By Arlette Carino and Jolie Lenga, Guest Contributors
In the last decade, barriers to women’s reproductive health care access, most notably but certainly not limited to resources regarding termination of pregnancies, have been increasing at the local, regional, and national levels. Two years ago, 19 states adopted 63 restrictions on reproductive care access. This year, four states have passed what are known as “heartbeat bills”, named as such because it bans abortion as early as six weeks into pregnancy, which is when an electric pulse of what will become a fetus’ heart is detectable. It is also at this point that most wouldn’t even know they are pregnant.
In the state of Missouri, only one abortion clinic remains open. If it closes, it would be the first time a U.S. state would not have an abortion clinic since the Supreme Court ruling on Roe v. Wade, in 1974.
Earlier this year, Alabama passed a similar law, only it outlaws abortion at all stages of pregnancy. This bill does not exclude pregnancy resulting from rape or incest. As reported by The Atlantic, a total of 32,101 cases of rape-related pregnancies occurred in the U.S. alone over the course of a year. As is, there is very limited access to abortion providers in the United States, considering that 90 percent of U.S. counties don’t have any at all. Abortion is still legal in every state — it’s just under attack and at risk for becoming otherwise. In the state of Alabama, a woman must go through state-directed counseling that includes information designed to discourage her from having an abortion, and then wait 48 hours before the procedure is provided.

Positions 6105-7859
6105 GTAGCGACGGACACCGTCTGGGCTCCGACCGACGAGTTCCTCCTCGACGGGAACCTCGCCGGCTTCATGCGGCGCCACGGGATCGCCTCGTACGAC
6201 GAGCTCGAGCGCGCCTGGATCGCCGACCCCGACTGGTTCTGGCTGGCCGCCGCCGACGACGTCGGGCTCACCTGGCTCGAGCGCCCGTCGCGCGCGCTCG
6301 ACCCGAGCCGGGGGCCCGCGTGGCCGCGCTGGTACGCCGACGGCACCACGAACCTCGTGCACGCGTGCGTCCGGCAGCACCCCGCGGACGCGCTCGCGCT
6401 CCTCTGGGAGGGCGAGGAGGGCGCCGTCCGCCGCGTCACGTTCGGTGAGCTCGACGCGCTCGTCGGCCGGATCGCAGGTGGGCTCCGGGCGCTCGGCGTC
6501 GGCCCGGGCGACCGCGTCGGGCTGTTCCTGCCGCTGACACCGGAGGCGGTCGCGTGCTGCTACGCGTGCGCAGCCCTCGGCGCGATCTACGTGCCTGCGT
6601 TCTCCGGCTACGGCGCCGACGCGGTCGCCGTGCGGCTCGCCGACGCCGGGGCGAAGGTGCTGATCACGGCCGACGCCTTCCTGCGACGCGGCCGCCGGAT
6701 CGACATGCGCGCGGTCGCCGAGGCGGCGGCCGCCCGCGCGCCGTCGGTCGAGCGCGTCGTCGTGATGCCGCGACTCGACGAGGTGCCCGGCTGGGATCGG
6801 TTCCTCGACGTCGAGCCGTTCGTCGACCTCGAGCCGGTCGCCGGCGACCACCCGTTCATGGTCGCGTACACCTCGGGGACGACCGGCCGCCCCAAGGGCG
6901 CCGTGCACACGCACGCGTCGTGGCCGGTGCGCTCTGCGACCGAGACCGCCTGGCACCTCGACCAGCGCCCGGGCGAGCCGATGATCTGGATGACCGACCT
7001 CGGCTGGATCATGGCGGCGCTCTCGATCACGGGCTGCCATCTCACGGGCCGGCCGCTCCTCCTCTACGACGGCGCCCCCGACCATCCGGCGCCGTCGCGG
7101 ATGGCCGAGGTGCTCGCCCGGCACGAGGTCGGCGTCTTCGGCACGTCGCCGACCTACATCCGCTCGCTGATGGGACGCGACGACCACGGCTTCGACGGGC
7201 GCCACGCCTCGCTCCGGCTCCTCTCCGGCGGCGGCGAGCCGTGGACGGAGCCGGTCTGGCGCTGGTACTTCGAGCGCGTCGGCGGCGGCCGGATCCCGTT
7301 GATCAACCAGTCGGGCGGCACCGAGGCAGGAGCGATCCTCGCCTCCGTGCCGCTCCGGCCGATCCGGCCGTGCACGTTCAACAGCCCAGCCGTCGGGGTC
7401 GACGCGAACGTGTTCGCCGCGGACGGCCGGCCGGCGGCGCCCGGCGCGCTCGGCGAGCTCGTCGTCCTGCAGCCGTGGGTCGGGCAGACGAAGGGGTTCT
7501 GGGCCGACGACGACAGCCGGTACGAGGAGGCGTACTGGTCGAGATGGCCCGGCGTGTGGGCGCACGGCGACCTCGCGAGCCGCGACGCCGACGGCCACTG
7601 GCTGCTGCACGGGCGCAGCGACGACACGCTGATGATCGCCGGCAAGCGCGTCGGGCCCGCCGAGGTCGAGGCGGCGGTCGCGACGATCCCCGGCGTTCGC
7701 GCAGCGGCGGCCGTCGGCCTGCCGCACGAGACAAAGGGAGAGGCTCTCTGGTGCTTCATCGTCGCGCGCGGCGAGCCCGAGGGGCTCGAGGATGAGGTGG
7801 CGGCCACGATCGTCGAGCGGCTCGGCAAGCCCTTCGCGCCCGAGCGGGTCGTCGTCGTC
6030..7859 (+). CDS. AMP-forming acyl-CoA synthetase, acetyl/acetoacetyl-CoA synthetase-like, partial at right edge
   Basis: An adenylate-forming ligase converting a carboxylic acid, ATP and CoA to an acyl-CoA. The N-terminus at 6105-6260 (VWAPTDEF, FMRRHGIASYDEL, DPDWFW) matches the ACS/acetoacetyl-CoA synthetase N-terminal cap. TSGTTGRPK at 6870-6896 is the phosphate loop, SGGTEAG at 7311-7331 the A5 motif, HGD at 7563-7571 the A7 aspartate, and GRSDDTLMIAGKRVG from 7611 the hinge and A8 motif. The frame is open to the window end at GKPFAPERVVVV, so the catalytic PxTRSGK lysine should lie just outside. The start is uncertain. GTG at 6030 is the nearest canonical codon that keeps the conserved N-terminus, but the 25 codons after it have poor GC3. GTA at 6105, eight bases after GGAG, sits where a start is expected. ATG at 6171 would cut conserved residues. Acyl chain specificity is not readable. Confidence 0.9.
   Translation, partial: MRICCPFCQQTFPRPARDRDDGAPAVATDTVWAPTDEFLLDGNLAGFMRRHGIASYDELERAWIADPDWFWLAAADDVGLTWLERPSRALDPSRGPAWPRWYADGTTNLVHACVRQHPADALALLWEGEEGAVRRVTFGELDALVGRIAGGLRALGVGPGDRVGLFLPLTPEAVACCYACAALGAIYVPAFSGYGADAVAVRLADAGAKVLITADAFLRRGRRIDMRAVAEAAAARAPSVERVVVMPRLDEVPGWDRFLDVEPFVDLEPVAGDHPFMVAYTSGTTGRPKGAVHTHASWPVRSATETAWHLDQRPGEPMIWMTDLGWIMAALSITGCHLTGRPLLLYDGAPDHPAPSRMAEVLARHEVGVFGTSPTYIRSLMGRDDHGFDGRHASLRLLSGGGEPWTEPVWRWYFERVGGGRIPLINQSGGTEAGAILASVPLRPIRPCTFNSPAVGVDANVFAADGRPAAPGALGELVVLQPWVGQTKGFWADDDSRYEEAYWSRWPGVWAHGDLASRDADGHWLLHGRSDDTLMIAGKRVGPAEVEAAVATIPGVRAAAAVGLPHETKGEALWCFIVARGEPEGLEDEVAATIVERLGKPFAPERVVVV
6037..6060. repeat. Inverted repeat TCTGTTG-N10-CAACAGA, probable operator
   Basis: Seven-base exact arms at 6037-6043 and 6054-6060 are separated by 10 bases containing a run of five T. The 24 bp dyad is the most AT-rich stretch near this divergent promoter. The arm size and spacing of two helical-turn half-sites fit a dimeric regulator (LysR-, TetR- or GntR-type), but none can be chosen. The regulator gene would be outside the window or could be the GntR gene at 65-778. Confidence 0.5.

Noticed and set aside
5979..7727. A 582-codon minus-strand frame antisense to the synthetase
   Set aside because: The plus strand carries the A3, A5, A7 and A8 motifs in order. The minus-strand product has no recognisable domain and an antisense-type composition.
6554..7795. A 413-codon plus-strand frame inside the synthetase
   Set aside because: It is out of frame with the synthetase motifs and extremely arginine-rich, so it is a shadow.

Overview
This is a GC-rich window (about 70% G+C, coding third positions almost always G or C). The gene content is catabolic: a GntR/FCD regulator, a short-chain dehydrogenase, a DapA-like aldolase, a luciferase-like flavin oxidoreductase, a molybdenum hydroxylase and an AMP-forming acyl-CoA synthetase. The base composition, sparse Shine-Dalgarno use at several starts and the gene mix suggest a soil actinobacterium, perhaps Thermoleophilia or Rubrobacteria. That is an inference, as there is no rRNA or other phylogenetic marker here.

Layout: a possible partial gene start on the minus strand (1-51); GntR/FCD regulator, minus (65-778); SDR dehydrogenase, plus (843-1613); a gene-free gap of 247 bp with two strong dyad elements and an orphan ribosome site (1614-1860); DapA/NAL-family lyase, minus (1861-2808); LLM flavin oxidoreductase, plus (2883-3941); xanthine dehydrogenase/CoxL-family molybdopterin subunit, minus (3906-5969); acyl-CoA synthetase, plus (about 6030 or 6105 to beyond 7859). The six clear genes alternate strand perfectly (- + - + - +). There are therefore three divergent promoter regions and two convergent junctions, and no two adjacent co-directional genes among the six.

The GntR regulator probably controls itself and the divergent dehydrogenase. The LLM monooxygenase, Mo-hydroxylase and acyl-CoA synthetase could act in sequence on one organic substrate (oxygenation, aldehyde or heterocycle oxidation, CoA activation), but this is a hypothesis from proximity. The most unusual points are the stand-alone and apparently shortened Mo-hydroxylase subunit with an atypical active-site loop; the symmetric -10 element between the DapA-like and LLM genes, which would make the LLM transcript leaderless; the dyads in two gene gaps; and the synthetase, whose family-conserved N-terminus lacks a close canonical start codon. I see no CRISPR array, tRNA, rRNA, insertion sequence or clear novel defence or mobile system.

We are a group of students in the Hamm Leadership Program, here, at Exeter Summer. We are working together to present real information to the Phillips Exeter community -, students, faculty and beyond. The matters of this issue are constantly blurred by the bias of both political parties, but we are here to provide to everyone a non-biased source of information on reproductive rights so that they can develop their own opinions, become more educated on the topic, and start the conversation on reproduction rights, whether it be in school, with friends, or with their family. Our goal is to provide everyone with both sides of the controversial topic without clouding their minds with our opinions. Follow our page on instagram @factsofreproductiverights for more information on this topic. Again, we are a group of students who want to inform the people of the choices women have and inform what is going on in our world today.